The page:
The Bipolar Nature of the Housing Market and Beyond

avatarthumbnail.jpgThis morning brought news that existing home sales rose 10.1 percent in October, which the National Association of Realtors quickly attributed to the now-extended deadline for the home buyers’ tax credit.

Sales activity nationally is at its highest point since February 2007, which means the nation’s catching up with the three-plus year highs in closed sales we’d been seeing locally in the Phoenix real estate market since the spring.

Is this good news? Probably. Does it impact those sellers who for whatever reason (okay, it’s probably the price) who haven’t been able to compete with foreclosures and short sales over the past several months? Not really.

This news came on the heels of last week’s report that new home starts and sales were down significantly. I can’t imagine this was a surprise to anyone, given the overbuilding that helped lead us to where we are today.

So was that report good or bad news? If you are a builder, bad. If you believe new home starts are a key component in getting the economy back on track, it’s probably bad. But if you’re a seller who doesn’t have to worry about competing with new homes, or if you’re a real estate agent with resale inventory to move, it’s a good thing. Admitting it, though, is like playing the Don’t Pass line at a craps table in Las Vegas – it’s the right thing to do, but no one likes you very much for playing the contrarian.

Taking a step back, do you feel any real connection to the economic news that continues to come out? The recession is past yet unemployment remains high. The housing market is showing signs of recovery yet values haven’t followed suit. The Dow Jones Industrial Average is at a 13-month high and many of us are searching in the cushions of our couch to help pay for those Chanukah and Christmas gifts.

What I’ve said forever about real estate now applies more than ever to the economy as a whole – everything is in the eye of the beholder. There’s no such thing as a good or bad real estate market, there’s just the market and different people who are in different circumstances are going to view it, well, differently.

Rising existing home sales could eventually cause all boats to rise if only because that could lead to a much-needed boost in confidence. Half of the economic issues we have today seem to be 80 percent mental – confidence could improve consumer spending, which then could spur companies to hire, though it’s hard to spend what you don’t have and any purchase seems almost to be a leap of faith.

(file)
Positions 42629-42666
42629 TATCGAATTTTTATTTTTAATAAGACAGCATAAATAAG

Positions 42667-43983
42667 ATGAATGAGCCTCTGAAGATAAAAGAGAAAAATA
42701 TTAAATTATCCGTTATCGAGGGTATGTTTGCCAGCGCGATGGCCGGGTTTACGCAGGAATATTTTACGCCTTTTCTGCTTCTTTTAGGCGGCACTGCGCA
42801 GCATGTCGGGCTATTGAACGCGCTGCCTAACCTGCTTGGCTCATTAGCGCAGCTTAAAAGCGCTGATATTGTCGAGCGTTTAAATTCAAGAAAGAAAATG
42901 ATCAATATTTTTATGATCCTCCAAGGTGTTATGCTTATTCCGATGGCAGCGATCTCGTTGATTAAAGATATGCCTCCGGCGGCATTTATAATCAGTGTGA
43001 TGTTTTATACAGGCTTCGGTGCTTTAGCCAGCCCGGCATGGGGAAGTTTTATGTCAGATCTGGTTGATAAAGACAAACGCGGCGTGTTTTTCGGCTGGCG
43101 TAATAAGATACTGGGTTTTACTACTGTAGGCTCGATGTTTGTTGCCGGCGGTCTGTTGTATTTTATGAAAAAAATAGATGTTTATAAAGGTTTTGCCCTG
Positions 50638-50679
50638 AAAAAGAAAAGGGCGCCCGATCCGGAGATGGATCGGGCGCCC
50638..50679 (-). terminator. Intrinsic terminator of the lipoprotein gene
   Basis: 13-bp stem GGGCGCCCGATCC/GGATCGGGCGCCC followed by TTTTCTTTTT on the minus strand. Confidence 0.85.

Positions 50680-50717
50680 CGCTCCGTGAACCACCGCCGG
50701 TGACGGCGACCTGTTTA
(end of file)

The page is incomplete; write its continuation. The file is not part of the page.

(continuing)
Does anyone else feel similarly? I’d like to know.

[tags]Phoenix real estate[/tags]

About Jonathan

Jonathan Dalton is a 30-plus-year resident of the Valley and has been helping folks buy and sell homes since 2004. He can be reached at 602-502-9693 or info at allphoenixrealestate.com.

  • Phoenix also got hit harder than other areas of the nation in that homes were built in larger than normal housing tracks all with cookie cutter homes. It makes them less energy efficient (as they did not spend time on quality or design), and generally these places are the first to see a financial crash as they have a much lower resale value than original value. Of course, Im trying to speculate on Phoenix from an Oregon point of view so I could be off on some points. -Tyler

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  • Hey Jon — I’ve had a theory, based mostly upon my experience, intuition, and one empirical piece of evidence unearthed this year.

    Sellers listing their homes via traditional motivation, i.e. nothing’s wrong with their loan, and they have some sort of net equity, are slowly but surely becoming more attractive to serious buyers. I suspect this might be true cuz of buyer fatigue, what with having lost out on multiple homes due to short sale quagmires and REO ’23 offer Chinese fire drills’.

    When they find a bona fide seller, motivated to get into escrow, they’re in Heaven. I saw this phenomena in action first hand while selling a client’s rental home this spring. Sold in just 48 hours — at a price higher than comps showed for previous six months.

    My point is this — the buying public, (not to mention the battle fatigued agents) are tired of playing the new game, Real Estate eBay IRL. For them it equals a big FAIL for both time, and the attainment of their goal. They may be arriving at the point in the process where they’d rather get a home they love now, but at a slightly higher price, then fighting multiple losing battles for six months or more via short sales/REOs.

    Your thoughts?

  • Some buyers get fatigued. The question then becomes whether they are willing to keep firing offers or if they just surrender. The latter isn’t the most logical course of action but it seems to happen.

    I’ve been working my buyers toward the back end of property flips, where the investor already has made the improvements on a once foreclosed home to make it livable. There may be a slight premium on these properties but they represent far more realistic opportunities to buy than the short sale/REO lunacy.

    The issue is so many people hear about all the extreme discounts their friends allegedly are getting (similar to the three-foot-long fish that jumped back into the lake before the picture could be taken) that they want to stick with the bank owneds and short sales.